Photographing the Butterfly Garden

Stepping into the Frederick Meijer butterfly garden, you are literally entering an indoor, tropical paradise. The temperature is set to 85 degrees with 70% humidity, a stark difference from the cold, dry, dreariness of early March in Michigan. As I walked through each room, a different phase of the butterfly lifecycle was displayed, starting with caterpillars munching on foodstuff, to the various stages of chrysalis formation, and ending in the main garden with the full-grown butterflies. The adult butterflies were housed in a large room, created to mimic the butterflies' actual habitat. It was a tiny rainforest, full of trees, plants, flowers, mini-ponds, even a waterfall. There were butterflies of every color and pattern, flittering all over, some even landing on people-whether they liked it or not.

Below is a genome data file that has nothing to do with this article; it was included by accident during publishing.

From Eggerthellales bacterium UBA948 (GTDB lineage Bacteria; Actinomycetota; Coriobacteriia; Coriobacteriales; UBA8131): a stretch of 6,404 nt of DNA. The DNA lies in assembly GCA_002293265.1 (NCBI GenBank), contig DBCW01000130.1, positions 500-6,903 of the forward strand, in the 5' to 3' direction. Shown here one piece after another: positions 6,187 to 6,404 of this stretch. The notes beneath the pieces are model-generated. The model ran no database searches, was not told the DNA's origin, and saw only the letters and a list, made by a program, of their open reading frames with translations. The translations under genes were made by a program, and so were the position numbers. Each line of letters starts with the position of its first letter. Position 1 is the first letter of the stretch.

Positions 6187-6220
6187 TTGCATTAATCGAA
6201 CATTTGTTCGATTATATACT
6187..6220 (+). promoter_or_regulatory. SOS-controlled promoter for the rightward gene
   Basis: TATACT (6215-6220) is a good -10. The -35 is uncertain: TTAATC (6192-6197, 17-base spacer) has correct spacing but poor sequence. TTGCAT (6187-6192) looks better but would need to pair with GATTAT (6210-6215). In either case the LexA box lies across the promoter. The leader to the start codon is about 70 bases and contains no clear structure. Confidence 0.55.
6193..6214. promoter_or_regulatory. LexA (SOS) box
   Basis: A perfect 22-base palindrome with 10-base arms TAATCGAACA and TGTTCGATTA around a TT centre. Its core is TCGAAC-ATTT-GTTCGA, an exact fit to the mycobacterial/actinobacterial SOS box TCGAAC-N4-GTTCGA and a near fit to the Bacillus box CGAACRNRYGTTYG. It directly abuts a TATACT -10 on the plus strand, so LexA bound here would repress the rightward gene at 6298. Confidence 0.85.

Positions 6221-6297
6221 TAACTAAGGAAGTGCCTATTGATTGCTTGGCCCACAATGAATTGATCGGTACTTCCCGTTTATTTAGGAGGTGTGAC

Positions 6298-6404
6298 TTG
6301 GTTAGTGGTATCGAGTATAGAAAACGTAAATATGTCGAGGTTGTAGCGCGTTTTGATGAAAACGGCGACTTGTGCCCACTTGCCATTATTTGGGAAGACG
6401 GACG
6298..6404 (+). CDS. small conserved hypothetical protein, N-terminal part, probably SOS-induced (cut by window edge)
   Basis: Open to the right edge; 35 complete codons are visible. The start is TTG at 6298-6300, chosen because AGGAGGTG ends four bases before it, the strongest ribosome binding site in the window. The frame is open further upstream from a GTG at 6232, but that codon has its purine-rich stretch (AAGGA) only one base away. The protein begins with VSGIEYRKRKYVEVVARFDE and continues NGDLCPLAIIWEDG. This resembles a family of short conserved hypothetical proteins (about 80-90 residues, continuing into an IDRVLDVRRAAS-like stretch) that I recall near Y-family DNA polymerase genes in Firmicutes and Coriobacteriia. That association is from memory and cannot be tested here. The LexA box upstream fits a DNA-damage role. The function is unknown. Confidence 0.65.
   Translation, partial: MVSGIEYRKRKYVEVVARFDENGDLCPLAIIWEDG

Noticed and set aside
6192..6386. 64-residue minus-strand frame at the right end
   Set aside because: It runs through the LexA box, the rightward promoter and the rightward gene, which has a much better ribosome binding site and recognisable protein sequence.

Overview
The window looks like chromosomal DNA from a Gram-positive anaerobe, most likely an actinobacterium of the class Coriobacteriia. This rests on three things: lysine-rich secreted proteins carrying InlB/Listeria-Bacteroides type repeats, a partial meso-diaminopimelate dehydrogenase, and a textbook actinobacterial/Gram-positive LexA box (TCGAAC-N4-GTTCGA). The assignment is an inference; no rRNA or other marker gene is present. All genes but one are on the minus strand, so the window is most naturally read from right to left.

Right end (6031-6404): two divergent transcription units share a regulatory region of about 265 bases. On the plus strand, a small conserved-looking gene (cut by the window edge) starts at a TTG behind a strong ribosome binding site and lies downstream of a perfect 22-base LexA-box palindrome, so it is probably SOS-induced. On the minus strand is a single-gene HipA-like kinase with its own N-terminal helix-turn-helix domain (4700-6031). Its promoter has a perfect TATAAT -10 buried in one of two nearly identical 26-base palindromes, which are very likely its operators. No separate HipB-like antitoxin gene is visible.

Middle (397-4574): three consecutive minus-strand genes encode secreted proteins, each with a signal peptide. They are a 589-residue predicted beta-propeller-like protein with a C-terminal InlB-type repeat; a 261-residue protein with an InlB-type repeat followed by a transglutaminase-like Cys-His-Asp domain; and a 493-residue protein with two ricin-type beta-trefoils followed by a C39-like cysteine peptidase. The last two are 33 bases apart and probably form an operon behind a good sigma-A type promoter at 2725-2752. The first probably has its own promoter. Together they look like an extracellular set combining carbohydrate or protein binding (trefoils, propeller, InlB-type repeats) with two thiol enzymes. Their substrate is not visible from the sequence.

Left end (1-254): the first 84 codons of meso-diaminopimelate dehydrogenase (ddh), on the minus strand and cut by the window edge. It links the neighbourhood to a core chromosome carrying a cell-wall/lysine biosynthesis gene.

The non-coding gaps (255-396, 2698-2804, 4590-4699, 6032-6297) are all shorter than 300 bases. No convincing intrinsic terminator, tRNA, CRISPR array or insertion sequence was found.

Using a professional camera with a crazy-exceptional zoom exposed details of the butterflies that were difficult to see otherwise. The close up photos show the curled-up proboscis, and the light shining through their translucent wings reveals just how thin and fragile they are. Something as simple as lighting can really change a photo. The first two photos below are very similar-the butterfly and camera are both in relatively the same position-but using different lighting techniques makes them look like completely different photos.

Visit the Frederik Meijer Gardens website to learn more.